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Consequences for American tariffs, a new era in Turkey and a controversial vote in Britain. Here’s the latest:
• The trade war hits the U.S.
Harley-Davidson, the American motorcycle manufacturer, says it plans to move some production overseas to avoid tariffs imposed by the E.U. in response to President Trump’s trade policies. When Mr. Trump hosted Harley-Davidson executives at the White House in 2017, above, he called the company a “true American icon.”
The company’s decision shows how the administration’s policies could have unintended consequences. Stocks slipped on growing fears of a global race to erect trade barriers.
Our economics reporter went to Wisconsin, where dairy farmers and cheesemakers are growing anxious. “If export markets get shut off,” one said, “I could see us getting to the point where we’re dumping our milk in the fields.”
• What next for Turkey?
With his re-election and officially expanded powers, President Recep Tayyip Erdogan has taken his place among the world’s emerging class of strongman rulers.
Mr. Erdogan, above, now officially commands vast authority over the legislature and the judiciary. Now he must confront an economy weakened by the flight of international investment and domestic capital, an increasingly disgruntled populace and deteriorating relations with Western allies. Here are five key takeaways.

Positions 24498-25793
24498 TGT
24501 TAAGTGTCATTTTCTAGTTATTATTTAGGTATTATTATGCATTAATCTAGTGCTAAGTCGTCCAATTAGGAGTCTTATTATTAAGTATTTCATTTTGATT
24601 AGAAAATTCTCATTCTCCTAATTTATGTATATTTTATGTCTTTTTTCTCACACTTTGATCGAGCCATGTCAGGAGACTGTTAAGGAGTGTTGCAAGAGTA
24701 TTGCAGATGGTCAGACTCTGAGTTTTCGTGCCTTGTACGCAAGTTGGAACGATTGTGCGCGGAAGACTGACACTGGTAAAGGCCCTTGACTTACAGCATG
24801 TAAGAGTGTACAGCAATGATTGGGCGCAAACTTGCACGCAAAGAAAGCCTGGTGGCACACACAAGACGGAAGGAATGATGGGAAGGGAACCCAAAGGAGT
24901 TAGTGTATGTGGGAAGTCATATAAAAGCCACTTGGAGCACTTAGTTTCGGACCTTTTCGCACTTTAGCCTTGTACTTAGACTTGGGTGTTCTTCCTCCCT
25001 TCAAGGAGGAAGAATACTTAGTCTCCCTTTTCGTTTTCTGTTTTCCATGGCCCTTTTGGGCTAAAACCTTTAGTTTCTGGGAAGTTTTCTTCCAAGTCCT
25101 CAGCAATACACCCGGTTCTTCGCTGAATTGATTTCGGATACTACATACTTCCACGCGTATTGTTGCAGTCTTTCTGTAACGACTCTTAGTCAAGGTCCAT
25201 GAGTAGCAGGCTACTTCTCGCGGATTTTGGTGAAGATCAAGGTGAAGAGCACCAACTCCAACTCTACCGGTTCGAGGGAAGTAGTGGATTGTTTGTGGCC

His victory could have grave consequences for NATO cooperation, security in Iraq and Syria, and immigration flows in Europe.
• Hard evidence.
Dozens of people were killed in a chemical attack in Douma, Syria, in April — but to this day, Syrian officials claim it’s all a farce. The Times set out to investigate what happened.
We analyzed more than 60 videos, as well as images broadcast by Russian TV. We also interviewed dozens of witnesses and experts to reconstruct a virtual crime scene, a single building that was hit by a chlorine bomb, above.
The evidence exposes Syrian and Russian lies. Our conclusion: President Bashar al-Assad used a chlorine bomb to attack his own people. Watch our video investigation here.
• British lawmakers approved plans to expand Heathrow Airport near London, but the construction of a third runway at Europe’s busiest airport still faces significant challenges.
Supporters say the expansion would prevent Britain from losing ground to airline hubs in Continental Europe. But critics argue that the plans are synonymous with bulldozed homes, more aircraft noise and poorer air quality for parliamentary constituencies living under congested flight paths. Above, a plane arriving at Heathrow.
One politician likely to suffer from the political fallout: Foreign Secretary Boris Johnson, a former London mayor who once threatened to lie down in front of the bulldozers to prevent construction at Heathrow. (He absented himself from the vote by traveling to Afghanistan.)
• China has helped finance at least 35 ports around the world in the past decade — with a steep geopolitical price. We investigated how a web of Chinese debt forced Sri Lanka to hand over a port to China for 99 years, illustrating how Beijing turned an ally’s struggles to its strategic advantage.
• Uber’s appeal of a ban in London, its largest European market, is a major test of changes by the ride-hailing company since the departure of Travis Kalanick.
• What’s the yield curve? It’s a measure of the bond market, and the U.S. one is now perilously close to predicting a recession — something it has done with surprising accuracy.